100 Miles of Nowhere, 2015 Camp Kesem Leadership Summit Edition

11.10.2015 | 7:55 am

More often than not, my bike rides blend into each other. I have a certain window of time and so head out on a ride that winds up being pretty much the same as most every other time I have ridden that course.

(That’s not a criticism of my regular everyday cycling, by the way. I see it as a virtue. I enjoy the routine.)

Yesterday, for example, The Hammer and I rode in Corner Canyon. Up the Hog, down Rush, up Canyon Hollow, down Ghost, up Canyon Hollow, down the Hog and home. The only thing that might stand out in my memory of this ride is that I crashed while going down Rush. And since it wasn’t a terribly bad crash (skinned up right shoulder, forearm and knee, bruised left hand, bump on the head), I probably won’t even remember it.

Indoor rides — on the rollers or on the trainer — are usually even more like this. What’s to remember, after all?

Well, in the case of the 100 Miles of Nowhere, 2015 Camp Kesem Leadership Summit Edition, the stuff that was going on all around me was remarkably memorable. And inspiring. 

In fact, I’m going to come right out and claim that it was one of my all-time favorite rides in my entire life.

The Day Before

You need to know that at Camp Kesem, nobody goes by their given name. Instead, everyone has a camp name. Which means that since I brought the twins, I was traveling to Fenton, Michigan with Couch and Car.

Thumb IMG 0262 1024

We rented a car, which Couch noted, “Oh good, this car will be awesome in case we need to fold cats!”

Thumb IMG 0267 1024

What a bizarre sense of humor that kid has. I wonder where she got it.

We visited the lodge at Camp Copneconic, which had already prepared for our arrival by setting up a stage for us, with posters giving leaders some basic instructions on what to do:

Thumb IMG 0269 1024

Yes, that’s right: they were going to put us on a stage to ride the 100 Miles of Nowhere, as leaders and counselors for the 2015 Camp Kesem Leadership Summit arrived in waves on buses from the airport, checking in for a weekend that would be a combination of education and inspiration for them.

And it’d be all that plus perspiration for us.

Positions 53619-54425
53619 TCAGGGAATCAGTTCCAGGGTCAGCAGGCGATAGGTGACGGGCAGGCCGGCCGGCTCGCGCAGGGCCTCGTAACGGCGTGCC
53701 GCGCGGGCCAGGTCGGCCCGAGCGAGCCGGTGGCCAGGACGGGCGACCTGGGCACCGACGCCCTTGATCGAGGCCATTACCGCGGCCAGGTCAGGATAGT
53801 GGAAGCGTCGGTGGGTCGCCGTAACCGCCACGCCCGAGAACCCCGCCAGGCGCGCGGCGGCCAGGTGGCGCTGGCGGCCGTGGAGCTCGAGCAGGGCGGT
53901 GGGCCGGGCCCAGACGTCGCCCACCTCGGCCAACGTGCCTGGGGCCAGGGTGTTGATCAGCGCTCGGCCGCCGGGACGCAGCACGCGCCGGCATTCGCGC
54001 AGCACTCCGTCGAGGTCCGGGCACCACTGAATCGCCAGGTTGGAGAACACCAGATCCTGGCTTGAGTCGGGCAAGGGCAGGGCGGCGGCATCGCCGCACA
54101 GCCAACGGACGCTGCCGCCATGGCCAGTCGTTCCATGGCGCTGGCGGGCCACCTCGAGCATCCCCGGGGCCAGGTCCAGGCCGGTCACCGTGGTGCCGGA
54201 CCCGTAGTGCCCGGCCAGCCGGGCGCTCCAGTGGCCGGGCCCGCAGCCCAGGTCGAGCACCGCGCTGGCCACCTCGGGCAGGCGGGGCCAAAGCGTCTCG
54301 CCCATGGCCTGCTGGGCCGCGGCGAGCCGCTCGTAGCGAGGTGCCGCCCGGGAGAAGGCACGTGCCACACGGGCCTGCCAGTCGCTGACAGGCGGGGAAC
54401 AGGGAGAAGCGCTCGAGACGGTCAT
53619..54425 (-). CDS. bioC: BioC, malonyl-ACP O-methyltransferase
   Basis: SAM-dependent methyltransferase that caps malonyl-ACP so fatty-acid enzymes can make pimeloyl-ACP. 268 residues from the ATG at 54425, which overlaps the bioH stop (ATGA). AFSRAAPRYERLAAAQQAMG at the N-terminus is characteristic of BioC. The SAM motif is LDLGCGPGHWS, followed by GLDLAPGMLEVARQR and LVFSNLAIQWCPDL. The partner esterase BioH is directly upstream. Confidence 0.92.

Thumb IMG 0271 1024

With mats and silly hats laid out, we were all set for the next day. We’d be starting at 12:30 — lunchtime for the leaders that were already there — with the plan to end…well, to end 100 miles later.

Meet Team Fatty 

Coming to Michigan to do the 100 Miles of Nowhere had been a little bit of a leap of faith for me. I didn’t really have a good picture of where I’d be riding, and I’d never met — in person — any of the people I’d be riding with.

Thumb IMG 0278 1024

All I had, really, was a vague idea that we’d be riding to entertain and support the Camp Kesem Leaders, and that  Bill Hart-Davidson — of 100 Miles of Circular Driveway Fame — would take care of bringing friends along to ride, a bike for me, trainers, fans, and everything else.

I was just a little bit concerned. Would they show up? Would they show up on time? Would they be nice / friendly / cool with the idea of riding 100 miles on trainers on a stage?

As it turns out, I didn’t need to worry. At all. Bill and his friends were the most relaxed, energetic, friendly group of riders I could have ever hoped for or wanted to ride with.

Here’s the crew, in our pre-ride photo:

Thumb IMG 0283 1024
Back row, left to right: Bump Halbritter, Bill Hart-Davidson, Derek Dykstra, Couch, Fatty, Car, Mike Clark, Mike Rstitch, Kaat Tahy. Front row: Jane Saccaro (“Pocket,” CEO of Camp Kesem), Jim HIgley (“Pops,” CMO of Camp Kesem)

By about 11:30 — more than an hour before we were scheduled to start rolling — Bill and his friends appeared with all their gear, including a nice setup for me. 

It wasn’t long ’til we had all the bikes lined up and ready to roll.

Thumb IMG 0277 1024

We were going to have an on-time start. How often does a group ride work out like that?

Make Some Noise

Before we began, Jane “Pocket” Saccaro spent a couple of minutes introducing us to the crew of around 150 Camp Kesem leaders who were already there. I took a moment at the mic myself to thank them for the amazing work they do: providing a safe, fun, silly, wonderful week to kids who have been affected by a parent’s cancer.

I told them a little bit about how my own daughters have been to Camp Kesem for each of the past four years, and that it is is simply the centerpiece of their summer vacation. They love the camp and everything about it, and so I of course can’t help but love the camp as well.